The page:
Please explain The Extreme Value Theorem. Specifically explain how a jump discontinuity and an infinite discontinuity will prevent a maximum/minimum in their own unique way.
Assuming the function is continuous, describe the shape of potential extrema where the derivative is undefined.
Also, for a continuous function, describe the shape where the derivative is undefined.
In what scenario will a relative extrema, located at a critical number, not be an absolute extrema on an interval?
The Extreme Value Theorem (EVT) can be used to determine the presence of a minimum/maximum on a CONTINUOUS INTERVAL (very important to note). To answer your first question, any sort of discontinuity will prevent a min/max because the derivative of a point of a graph that does not exist, DOES NOT EXIST as well. Secondly, if the derivative of the function does not exist, but the function is continuous, the graph of the original equation most likely has a sharp corner where the derivative DNE, such as the function y = |x|.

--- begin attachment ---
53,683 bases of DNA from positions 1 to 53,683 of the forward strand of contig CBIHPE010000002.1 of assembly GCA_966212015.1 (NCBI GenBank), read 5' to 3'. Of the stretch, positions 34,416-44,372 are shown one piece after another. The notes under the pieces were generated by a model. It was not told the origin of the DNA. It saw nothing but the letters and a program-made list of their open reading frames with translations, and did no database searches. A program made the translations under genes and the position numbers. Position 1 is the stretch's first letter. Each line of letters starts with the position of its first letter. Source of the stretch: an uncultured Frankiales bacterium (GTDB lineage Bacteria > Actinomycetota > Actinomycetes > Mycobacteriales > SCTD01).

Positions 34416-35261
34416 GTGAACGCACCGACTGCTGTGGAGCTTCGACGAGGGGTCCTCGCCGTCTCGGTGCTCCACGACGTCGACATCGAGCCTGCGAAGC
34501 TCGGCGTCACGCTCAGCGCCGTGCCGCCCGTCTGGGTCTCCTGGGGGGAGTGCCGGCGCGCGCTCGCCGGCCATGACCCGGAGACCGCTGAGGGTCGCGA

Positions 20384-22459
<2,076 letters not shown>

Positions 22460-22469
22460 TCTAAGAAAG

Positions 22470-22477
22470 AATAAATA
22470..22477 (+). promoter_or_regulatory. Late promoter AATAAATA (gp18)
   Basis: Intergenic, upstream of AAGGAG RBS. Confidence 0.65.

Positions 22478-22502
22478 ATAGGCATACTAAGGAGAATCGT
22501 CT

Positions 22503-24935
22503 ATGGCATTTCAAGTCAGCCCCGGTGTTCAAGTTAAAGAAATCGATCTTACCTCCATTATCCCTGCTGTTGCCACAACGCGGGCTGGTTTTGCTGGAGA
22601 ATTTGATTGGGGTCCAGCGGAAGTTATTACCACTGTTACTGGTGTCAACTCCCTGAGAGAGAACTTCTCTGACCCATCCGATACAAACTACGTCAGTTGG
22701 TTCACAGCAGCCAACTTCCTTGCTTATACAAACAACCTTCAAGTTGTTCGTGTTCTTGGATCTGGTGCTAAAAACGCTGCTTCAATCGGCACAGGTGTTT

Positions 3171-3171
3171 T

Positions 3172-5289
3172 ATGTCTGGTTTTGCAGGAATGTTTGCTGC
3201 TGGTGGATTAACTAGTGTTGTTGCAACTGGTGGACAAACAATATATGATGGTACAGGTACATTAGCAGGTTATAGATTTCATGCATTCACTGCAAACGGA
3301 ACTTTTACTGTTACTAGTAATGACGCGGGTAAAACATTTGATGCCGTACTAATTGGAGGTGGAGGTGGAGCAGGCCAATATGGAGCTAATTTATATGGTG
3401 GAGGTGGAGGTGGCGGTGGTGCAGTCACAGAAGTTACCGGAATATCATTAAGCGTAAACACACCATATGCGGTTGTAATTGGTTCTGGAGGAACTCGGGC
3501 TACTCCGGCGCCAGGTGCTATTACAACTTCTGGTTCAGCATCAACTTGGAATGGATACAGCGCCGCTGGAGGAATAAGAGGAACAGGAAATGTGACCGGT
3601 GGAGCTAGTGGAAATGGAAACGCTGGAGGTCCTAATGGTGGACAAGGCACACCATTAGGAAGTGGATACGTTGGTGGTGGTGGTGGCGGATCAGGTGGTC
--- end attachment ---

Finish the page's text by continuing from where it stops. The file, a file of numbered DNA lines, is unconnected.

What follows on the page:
To answer your final question, the relative extrema would not be an absolute extrema on an interval if, when you perform EVT and are at the point where you must test the x values, the endpoints of the interval give a value that are smaller/bigger than the where the derivative of the function equals 0. Hopefullly this helps clarify your confusion.